On July 7, 2015, the Pennsylvania Supreme Court adopted new Rules of Criminal Procedure, and revised and renumbered other Rules, to provide for instructions to prospective and selected jurors concerning the use of personal electronic devices during their service. Jurors are prohibited from using such devices for communication or to conduct independent research on a case. The rule changes provide for clear instructions to be given to jurors upon their first interaction with the court and at various stages of the proceedings. Judges are authorized to hold a juror in contempt for violating the rules and confiscate a device. The Criminal Procedural Rules Committee’s Final Report details these rule changes, which are effective October 1, 2015.
The Supreme Court of Pennsylvania has adopted new Rules 220.1 and 220.2 and the amendment of current Rules 220.1 and 223.1. The changes are intended to provide guidance to the bench and bar regarding the use of electronic devices by jurors in civil cases.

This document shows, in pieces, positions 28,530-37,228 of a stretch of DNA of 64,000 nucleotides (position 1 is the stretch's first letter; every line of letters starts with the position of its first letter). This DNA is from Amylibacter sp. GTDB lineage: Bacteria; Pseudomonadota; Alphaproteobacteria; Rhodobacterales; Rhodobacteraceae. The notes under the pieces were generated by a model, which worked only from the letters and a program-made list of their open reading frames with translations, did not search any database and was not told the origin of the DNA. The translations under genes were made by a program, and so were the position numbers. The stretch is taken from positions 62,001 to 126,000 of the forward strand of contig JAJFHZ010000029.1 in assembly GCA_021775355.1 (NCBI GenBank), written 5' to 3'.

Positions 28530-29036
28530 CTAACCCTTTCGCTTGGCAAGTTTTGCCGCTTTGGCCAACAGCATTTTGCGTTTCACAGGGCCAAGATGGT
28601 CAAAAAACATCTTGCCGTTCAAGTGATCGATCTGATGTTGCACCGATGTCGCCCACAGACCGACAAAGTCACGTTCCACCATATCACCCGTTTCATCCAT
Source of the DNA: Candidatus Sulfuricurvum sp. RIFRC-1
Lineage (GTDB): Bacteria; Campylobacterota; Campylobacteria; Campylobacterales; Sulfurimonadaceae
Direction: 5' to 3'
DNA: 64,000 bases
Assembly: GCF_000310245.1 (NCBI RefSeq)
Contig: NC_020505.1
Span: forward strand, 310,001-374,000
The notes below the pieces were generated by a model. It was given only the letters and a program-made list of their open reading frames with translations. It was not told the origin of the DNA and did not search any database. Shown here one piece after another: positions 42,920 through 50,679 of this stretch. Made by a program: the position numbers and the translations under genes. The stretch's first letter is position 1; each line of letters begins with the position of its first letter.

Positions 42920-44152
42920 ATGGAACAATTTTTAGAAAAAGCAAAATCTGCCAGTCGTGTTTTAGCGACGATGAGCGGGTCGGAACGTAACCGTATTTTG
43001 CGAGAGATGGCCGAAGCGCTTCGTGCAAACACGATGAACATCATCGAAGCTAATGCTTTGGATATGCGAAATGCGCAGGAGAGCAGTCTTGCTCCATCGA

The new rules and amendments provide for jurors to be instructed that the use of electronic devices is restricted during their tenure as a prospective juror, i.e. a member of the jury pool, and as a selected juror. The new provisions require the trial court to instruct jurors that they may not conduct independent research on the Internet about the case, communicate about the case electronically, e.g. “tweet” or “blog,” or use such devices during juror service. A trial court is required to instruct jurors at the earliest opportunity of interaction between the juror and the trial court, and then repeat those instructions as often as practicable. The new rules and amendments provide for sanctions against any person who violates the provisions of these rules. It should also be noted that a note to new Rule 220.1 cross-references Section 1.180 of the Pennsylvania Suggested Civil Jury Instructions, Pa. SSJI (Civ), §1.180. These instructions specifically address the use of electronic devices by jurors. While the proposal focuses on the use of electronic devices by jurors, it remains silent as to their use in the courtroom by the public and media. Rule of Judicial Administration 1910 outlines the responsibility of a trial court regarding the broadcasting, televising, or taking of photographs in the courtroom in civil proceedings.